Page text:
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Asynchronous Request Processing Setup Guide

In this article, you will learn how asynchronous API requests work with API hosted and optimized on Resilis technology. If you are looking for an explainer of what Resilis is and does, you should check this intro first. If you want to know how to optimize your API using Resilis, you can check our Postman collection guide or the OpenAPI guide.

This guide will walk you through what the asynchronous request feature does, its implications for your API requests, and how it can help boost your API performance to save cost and reduce latency.

Prerequisites

To follow through with this guide, you will need the following:

  • A Resils account. Sign up here.
  • A basic knowledge of APIs.
  • Already deployed Resilis API. Check the guides above to learn how to deploy one.

Asynchronous Request Processing in REST APIs

In the context of asynchronous request processing in RESTful APIs, when the server receives a complex write request, it immediately returns a 202 Accepted status code to the client. This response indicates that the request has been accepted for processing, but the processing has not yet been completed. By sending a 202 Accepted response, the server effectively allows the client to continue with other tasks without waiting for the final outcome of the requested operation.

Resilis leverages this approach to benefit origin servers, especially in handling complex write requests that are idempotent.

Resilis's asynchronous request processing, equipped with a queuing system and an adaptive forwarding strategy, offers significant advantages to the client's origin server:

  • Resilis queues incoming write requests, such as POST and PUT.
  • Resilis adjusts its request forwarding based on the origin server performance to ensure faster response times and reduced strain during high-demand periods.
  • Resilis's adaptive approach is crucial in peak traffic times for helping the origin server sustain efficient performance and quick responses.

Setting up Asynchronous Request in Resilis

This guide assumes you have imported your API service to the Resilis platform either using the Postman collection or the OpenAPI method.

The first thing to do is to head over to your Endpoints tab from the Dashboard home where the list of all your endpoints is. You will see a trigger for more options per row for each endpoint. On clicking it, you will have the option to optimize your API fully with Resilis

info

When you import an API service to Resilis, by default, it does not have the system-wide optimization activated. Features like asynchronous request, caching, and mutation-based invalidation of cache are not activated on it. This has to be configured on the dashboard. The default settings only capture security, errors, logs, metrics, and edge-distributed services for your API.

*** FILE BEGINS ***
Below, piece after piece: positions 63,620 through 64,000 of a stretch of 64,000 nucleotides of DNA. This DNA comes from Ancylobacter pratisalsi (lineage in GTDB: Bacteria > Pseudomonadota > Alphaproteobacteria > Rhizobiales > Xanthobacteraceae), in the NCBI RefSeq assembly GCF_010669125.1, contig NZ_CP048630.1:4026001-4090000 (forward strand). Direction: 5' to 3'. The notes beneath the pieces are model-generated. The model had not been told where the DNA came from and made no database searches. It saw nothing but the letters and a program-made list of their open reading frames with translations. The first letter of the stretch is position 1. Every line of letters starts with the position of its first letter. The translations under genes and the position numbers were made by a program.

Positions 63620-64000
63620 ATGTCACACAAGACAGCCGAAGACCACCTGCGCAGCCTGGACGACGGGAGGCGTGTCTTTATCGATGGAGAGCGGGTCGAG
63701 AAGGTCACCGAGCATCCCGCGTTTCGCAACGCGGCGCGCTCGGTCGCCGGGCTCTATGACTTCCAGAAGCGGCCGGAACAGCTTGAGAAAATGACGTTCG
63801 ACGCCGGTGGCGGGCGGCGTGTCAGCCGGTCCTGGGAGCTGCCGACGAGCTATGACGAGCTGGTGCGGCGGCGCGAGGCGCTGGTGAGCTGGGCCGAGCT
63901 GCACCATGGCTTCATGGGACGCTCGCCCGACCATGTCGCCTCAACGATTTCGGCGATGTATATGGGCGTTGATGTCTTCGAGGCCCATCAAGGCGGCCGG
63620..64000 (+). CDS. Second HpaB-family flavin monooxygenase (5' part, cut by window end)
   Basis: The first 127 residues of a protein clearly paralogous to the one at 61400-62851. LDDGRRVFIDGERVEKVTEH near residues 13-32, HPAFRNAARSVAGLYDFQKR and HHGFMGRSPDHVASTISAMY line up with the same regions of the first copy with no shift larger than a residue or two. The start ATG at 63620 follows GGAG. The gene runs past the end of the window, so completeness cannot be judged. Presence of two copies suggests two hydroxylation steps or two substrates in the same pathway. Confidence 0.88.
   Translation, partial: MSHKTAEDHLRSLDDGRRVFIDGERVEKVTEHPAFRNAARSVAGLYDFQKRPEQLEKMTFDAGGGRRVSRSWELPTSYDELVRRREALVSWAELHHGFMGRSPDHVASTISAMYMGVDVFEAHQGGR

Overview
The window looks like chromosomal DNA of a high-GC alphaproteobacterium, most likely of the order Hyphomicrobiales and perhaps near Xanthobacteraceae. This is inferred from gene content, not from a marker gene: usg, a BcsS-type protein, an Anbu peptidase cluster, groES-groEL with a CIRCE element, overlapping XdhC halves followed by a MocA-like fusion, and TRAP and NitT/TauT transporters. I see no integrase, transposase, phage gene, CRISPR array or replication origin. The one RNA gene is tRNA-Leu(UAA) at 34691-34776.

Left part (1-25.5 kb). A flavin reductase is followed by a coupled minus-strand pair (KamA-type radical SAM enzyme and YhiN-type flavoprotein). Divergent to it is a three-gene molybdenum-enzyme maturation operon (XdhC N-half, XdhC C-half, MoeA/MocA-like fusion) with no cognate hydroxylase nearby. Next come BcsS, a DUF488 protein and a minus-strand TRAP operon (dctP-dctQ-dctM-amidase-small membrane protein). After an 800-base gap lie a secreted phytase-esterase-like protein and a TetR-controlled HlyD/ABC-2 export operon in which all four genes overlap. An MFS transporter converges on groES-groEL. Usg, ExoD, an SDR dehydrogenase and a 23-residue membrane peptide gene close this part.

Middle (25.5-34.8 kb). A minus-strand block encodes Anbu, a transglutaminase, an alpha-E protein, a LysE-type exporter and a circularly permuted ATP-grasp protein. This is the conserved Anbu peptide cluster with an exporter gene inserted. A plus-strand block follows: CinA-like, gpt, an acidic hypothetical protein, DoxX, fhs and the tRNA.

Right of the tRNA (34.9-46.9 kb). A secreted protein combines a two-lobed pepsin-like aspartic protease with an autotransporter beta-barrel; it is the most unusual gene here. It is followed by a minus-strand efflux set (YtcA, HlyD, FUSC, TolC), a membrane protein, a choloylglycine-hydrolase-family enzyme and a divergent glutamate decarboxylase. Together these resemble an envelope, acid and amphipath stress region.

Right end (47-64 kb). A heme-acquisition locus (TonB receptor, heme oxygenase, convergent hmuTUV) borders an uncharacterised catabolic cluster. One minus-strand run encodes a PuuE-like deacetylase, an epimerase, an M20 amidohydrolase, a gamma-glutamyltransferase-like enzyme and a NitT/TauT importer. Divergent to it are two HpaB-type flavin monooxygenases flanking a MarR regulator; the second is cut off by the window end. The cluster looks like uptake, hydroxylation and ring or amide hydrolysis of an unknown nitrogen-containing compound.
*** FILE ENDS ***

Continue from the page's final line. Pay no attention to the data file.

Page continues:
For this guide, you will be focusing on the asynchronous request feature. Filter the endpoints by POST HTTP method, toggle them to Resilis Managed and you will get a new status for your endpoint with information on which optimization works on them.

note

Resilis does not only optimize POST endpoints, it works for all HTTP methods. This guide uses the POST endpoints for the performance test we will be showing later in the guide where we simulate multiple POST requests by multiple users to show how asynchronous request works.

To set asynchronous requests on any endpoint, click the more icon at the end of the row, click Edit, and toggle Asynchronous Request on. It is that easy, simple, and concise. Now any request coming to this endpoint will be handled asynchronously with respect to the API server.

warning

Asynchronous requests are ideal for queueing and request retries, but avoid non-idempotent operations, or where transactions aren't utilized. In designing your API, ensure that operations, especially POST, PUT, and DELETE, are idempotent. This will help maintain the integrity and consistency of your system's state, providing a more reliable and robust service for your users. Remember, idempotency is not just a best practice but a cornerstone of effective API design in asynchronous and high-traffic environments.

The status of the endpoint changes when you toggle the asynchronous request on and it should look like this:

To gain more insight into what the Asynchronous request feature on Resilis does, kindly check the well-detailed explanatory content in our documentation here.